United States Secretary of State Mike Pompeo used an extraordinary appearance at the Republican National Convention on Tuesday to trumpet President Donald Trump’s hard-line approach to handling Beijing, seeking to portray the Democratic contender as a candidate who could only “talk” but not “deliver” when it came to foreign policy.
Trump had “pulled back the curtain on the predatory aggression of the Chinese Communist Party” said Pompeo, pointing to the administration’s expulsion of Chinese diplomats accused of carrying out espionage, its tearing up of a “ridiculously unfair trade agreement”, and the measures it has taken in response to the coronavirus outbreak.
In a pre-recorded message, Pompeo said Trump had held China accountable for “covering up” the virus and “allowing it to spread death and economic destruction in America and around the world. And he will not rest until justice is done.”
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The Trump administration has not imposed any direct punitive measures against Beijing over the coronavirus, but it has pulled the US out of the World Health Organisation (WHO) over accusations of a China bias within the United Nations body.
Pompeo said Trump’s “America first vision” had succeeded, a strategy he conceded had not made the US leader “popular in every foreign capital”. In a thinly veiled swipe at Trump’s Democratic challenger, Joe Biden, he said: “The way each of us can best ensure our freedoms is by electing leaders who don’t just talk, but who deliver.”
Pompeo’s appearance at the party convention made waves even before it aired, because of its apparent blurring of long established lines between the foreign service and political campaigning. Secretaries of state generally steer clear of partisan politics to preserve their status abroad as representatives of the US rather than one of its parties.
Beamed in from Jerusalem, where he was on official business, Pompeo became the first sitting secretary of state in modern history to appear at a national convention to endorse a presidential nominee.
Under State Department rules, Senate-confirmed presidential appointees are not permitted to attend – let alone take part in – political party conventions or convention-related events.
In a recent internal advisory obtained by POLITICO, Pompeo himself warned staff that presidential appointees “may not engage in any partisan political activity in concert with a partisan campaign, political party, or partisan political group, even on personal time and outside of the federal workplace”.
Addressing scrutiny of Pompeo’s appearance at arguably the most partisan event on the political calendar, the State Department said ahead of the address that Pompeo was speaking in his “personal capacity”.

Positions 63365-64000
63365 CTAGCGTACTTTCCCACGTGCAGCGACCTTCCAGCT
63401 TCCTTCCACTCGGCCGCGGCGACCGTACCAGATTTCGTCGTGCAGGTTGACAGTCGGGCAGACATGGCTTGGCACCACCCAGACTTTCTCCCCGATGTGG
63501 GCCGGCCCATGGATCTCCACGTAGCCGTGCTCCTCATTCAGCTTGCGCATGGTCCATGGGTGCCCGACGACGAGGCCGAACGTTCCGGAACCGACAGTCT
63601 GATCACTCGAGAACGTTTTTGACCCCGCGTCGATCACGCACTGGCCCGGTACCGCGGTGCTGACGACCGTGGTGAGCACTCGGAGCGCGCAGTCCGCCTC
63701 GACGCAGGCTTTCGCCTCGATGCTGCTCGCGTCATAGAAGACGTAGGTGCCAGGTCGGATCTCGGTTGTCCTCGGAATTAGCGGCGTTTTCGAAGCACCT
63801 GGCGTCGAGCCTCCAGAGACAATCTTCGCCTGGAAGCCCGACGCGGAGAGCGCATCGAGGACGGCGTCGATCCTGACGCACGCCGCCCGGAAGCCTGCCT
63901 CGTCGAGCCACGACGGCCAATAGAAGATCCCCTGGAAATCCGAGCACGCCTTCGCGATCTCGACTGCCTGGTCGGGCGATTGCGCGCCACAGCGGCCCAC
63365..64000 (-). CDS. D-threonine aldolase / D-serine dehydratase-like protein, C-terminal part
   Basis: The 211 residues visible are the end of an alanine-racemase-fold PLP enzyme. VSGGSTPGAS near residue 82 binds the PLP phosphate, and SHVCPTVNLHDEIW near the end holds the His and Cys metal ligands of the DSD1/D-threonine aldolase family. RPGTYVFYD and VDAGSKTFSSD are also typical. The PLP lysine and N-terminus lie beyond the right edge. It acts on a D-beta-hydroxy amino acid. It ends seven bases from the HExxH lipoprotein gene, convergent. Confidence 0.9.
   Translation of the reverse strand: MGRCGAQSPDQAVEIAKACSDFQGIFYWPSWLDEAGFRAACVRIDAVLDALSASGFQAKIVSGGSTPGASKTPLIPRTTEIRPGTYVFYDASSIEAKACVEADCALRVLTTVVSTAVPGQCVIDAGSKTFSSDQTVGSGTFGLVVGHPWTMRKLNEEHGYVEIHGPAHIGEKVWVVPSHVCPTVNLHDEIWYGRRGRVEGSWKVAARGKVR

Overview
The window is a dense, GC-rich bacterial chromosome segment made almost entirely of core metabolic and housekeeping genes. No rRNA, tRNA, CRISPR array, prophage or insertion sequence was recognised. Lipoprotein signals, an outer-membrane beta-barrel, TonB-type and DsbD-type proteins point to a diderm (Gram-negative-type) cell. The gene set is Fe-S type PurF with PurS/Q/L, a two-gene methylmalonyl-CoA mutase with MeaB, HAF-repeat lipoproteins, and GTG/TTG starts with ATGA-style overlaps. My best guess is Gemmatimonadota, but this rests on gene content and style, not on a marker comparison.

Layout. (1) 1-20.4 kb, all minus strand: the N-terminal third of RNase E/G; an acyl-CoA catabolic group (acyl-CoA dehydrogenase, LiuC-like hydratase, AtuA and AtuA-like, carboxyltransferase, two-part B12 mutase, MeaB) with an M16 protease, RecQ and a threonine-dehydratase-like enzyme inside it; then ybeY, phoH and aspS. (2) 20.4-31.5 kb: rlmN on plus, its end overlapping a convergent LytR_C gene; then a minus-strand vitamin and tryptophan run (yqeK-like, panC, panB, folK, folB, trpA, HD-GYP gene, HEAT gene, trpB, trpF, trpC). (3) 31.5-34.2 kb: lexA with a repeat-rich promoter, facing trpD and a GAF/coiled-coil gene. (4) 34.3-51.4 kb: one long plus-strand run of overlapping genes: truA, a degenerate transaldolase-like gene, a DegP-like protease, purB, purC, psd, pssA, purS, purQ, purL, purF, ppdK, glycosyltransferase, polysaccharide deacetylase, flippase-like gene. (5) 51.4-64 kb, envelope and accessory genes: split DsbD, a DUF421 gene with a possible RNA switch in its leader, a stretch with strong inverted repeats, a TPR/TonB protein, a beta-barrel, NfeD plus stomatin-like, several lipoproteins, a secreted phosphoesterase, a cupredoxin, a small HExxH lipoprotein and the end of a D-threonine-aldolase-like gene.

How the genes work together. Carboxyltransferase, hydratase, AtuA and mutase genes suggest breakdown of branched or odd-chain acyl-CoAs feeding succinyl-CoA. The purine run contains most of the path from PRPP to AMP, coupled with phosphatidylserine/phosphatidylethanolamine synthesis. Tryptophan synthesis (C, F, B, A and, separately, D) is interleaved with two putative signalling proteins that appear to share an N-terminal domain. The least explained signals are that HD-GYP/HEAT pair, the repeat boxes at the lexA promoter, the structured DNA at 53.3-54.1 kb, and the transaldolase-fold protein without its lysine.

“No State Department resources will be used,” a department spokeswoman said in a statement. “Staff are not involved in preparing the remarks or in the arrangements for Secretary Pompeo's appearance.”
The spokeswoman did not respond to a follow-up question about why Pompeo’s appearance in a “personal capacity” was not in violation of his department’s rules against presidential appointees taking part in political events even when “on personal time and outside of the federal workplace”.
Earlier on Tuesday, House Democrats launched a probe into Pompeo’s participation in the Republican convention, writing to Deputy Secretary of State Stephen Biegun demanding he share the legal analysis that department lawyers conducted to justify Pompeo’s appearance.
“This action is part of a pattern of politicisation of US foreign policy, for which President Trump was impeached by the House of Representatives, that undermines America’s standing in the world,” said Joaquin Castro of Texas, chair of the House foreign affairs committee’s oversight subcommittee and author of the letter.
“You have an administration that considers appointments to public office to be personal fiefdoms rather than a sacred trust,” said Richard Boucher, who served as consul general to Hong Kong and Macau under Bill Clinton. “Therefore they show no respect for the traditions of the office – secretaries of state don’t play in politics – nor for the example they set around the world.”
Pompeo is not the only convention speaker to have used the platform to attack China and attempt to portray Trump as the only candidate who would effectively defend the US from global threats.
Trump kicked off the week’s programming on Monday claiming that China would “own” the US if Americans elected Biden, promoting an unfounded theory that the former vice-president was beholden to Beijing because of his son’s previous business dealings in the country.
Trump’s son, Donald Trump Jnr, later upped the rhetoric, calling the Democratic contender “Beijing Biden”, and emphasising a recent assessment by a top US intelligence official that the Chinese government did not favour another Trump administration.
(The younger Trump did not mention that the same official also determined that Russia was actively seeking to undermine Biden’s candidacy in favour of Trump.)
And throughout the first two of the convention’s four days, use of the term “China virus” – language that rights groups say has fuelled anti-Asian racism in the US – has continued aplenty. One such reference on Tuesday night by President Trump came during a montage promoting the effects that his administration’s policies have had on communities of colour.
More from South China Morning Post:
- US-China relations: Chinese state media steps up attacks on ‘fact-twisting’ Mike Pompeo
- ‘No God’: with apocalyptic rhetoric, Republicans stoke fear if Trump loses
- Donald Trump says China will ‘own’ US if Joe Biden wins presidential election in November
- Donald Trump banking on Republican convention ‘surprises’ to dazzle party into unity
This article Pompeo uses controversial platform at Republican convention to praise Trump’s hard line on China first appeared on South China Morning Post